On advice for athletes retiring from sport, Andria says, “Form a good community around you. It’s definitely a period of time where it’s important to have good support, just so you know you’re not going through the transition by yourself and figuring everything out alone. Transitioning [out of sport] is a vulnerable experience, but it is a very valuable lesson, because there will be many more transitions you’ll face in life.”

A New Season of Life 

In 2015, Andria began college at UC Berkeley, where she majored in economics. At Berkeley, she continued developing her identity outside of gymnastics and delved deeper into newfound interests. “After gymnastics, I picked up modern dance. I was lucky because my high school had a really good dance program with some incredible instructors. I fell in love with dance because it felt familiar to rhythmic, in terms of movement. It was also very enjoyable. Not that rhythmic wasn’t [enjoyable], but dance felt a lot more free. In college, I was very blessed because the Bay Area has a huge community for contemporary and modern dance. I did work-study at a local dance center in exchange for free classes. Berkeley itself also has a really great modern dance program, which I discovered during my junior year.” 

Baking was another hobby Andria pursued seriously. “Baking was a side hobby back when I was doing gymnastics. It was always my space amidst all the craziness of rhythmic and school. I had many creative phases, but baking was the one hobby that stuck with me, and eventually I made a side business out of it. I created ‘The Puffaron’, played around with web design and uploaded photos and videos of my baking on Instagram, youtube, etc. Freshman year, I got to work as a pastry cook in a restaurant in San Francisco, which was a fun experience.” 

Since graduating from Berkeley in 2019, Andria has immersed herself in her creative passions. When asked about her career aspirations, Andria says, “That’s actually a timely question because I’ve been thinking about that a lot recently. Well right now, I’m considering culinary school or working in the industry in some capacity. I think my career aspiration is to either become a pastry chef or open my own bakery. But figuring that out was a whole journey, especially being raised in an Asian-American family where I was expected to go to Berkeley, graduate with a degree in economics, and get a stable, well-paying job. I tried working a nine-to-five job, and very quickly discovered how stifled I felt in that environment. Baking was always something that was in the back of my mind. I always wanted to do something different. Throughout college and over summer break, people were getting internships with this tech company or that, and I’d be working in a bakery.”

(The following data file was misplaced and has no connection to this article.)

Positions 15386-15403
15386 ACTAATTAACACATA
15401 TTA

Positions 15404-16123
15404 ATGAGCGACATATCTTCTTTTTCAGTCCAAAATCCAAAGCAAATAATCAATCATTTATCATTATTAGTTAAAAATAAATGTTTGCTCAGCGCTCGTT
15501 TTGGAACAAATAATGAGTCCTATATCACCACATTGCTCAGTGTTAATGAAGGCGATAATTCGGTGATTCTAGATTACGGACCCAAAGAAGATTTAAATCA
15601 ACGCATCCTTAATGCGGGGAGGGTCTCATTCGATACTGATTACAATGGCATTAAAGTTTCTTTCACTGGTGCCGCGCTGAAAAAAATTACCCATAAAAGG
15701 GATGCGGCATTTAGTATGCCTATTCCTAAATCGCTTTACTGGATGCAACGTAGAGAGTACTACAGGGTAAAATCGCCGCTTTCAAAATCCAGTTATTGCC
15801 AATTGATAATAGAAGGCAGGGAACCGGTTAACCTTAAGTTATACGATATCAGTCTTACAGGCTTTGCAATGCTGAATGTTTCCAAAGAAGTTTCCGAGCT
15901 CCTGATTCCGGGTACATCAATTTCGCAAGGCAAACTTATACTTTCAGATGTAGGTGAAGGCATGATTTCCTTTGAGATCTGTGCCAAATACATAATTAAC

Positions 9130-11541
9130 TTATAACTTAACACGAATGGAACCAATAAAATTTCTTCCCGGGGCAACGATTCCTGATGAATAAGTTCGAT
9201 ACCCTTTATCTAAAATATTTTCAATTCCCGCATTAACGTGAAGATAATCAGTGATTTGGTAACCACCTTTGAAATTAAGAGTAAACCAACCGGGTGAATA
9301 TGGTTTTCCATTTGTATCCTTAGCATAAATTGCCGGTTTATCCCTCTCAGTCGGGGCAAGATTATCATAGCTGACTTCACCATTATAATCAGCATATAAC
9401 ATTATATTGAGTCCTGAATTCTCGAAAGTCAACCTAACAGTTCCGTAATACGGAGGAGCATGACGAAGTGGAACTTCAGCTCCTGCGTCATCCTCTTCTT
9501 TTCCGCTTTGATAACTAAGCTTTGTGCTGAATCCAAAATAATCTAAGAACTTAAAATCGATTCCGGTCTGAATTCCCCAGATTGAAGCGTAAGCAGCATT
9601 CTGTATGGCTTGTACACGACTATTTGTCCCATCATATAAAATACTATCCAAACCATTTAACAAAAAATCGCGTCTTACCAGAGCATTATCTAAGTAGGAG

Though not completely certain of her future, Andria credits gymnastics for instilling in her the confidence to accomplish anything she wishes to pursue. “In rhythmic, you have to be headstrong and stubborn to last that long in the sport. That stubbornness has translated to my life after the sport. Once I figure out what it is I want to do, I know I will go for it, and that somehow, I will get there.”

Advice for Athletes 

On advice for athletes still competing, Andria says, “Confidence is so important in sport, and in life. You can’t always wait for someone else to instill it in you, so you have to choose to be confident in yourself. It’s also important to take inspiration from the people around you. But at the same time, it’s really important to know when to stop comparing yourself to others and start focusing on you. What are you good at? What’s unique about what you do? How do you focus on what your strength is? It’s important to work hard at something that you’re good at, because you don’t want to be chasing what someone else is best at. So find your strengths, have confidence in them, and just do your best. Most importantly, make sure you, personally, enjoy what you’re investing your time into. And know that life is a marathon, even if it feels like you’re sprinting right now. There are many more chapters in life, and you want to keep your physical body and mental health intact for the long run.” 

Social Media

Instagram: @thepuffaron

TikTok: @thepuffaron   


Submit a Comment

Your email address will not be published.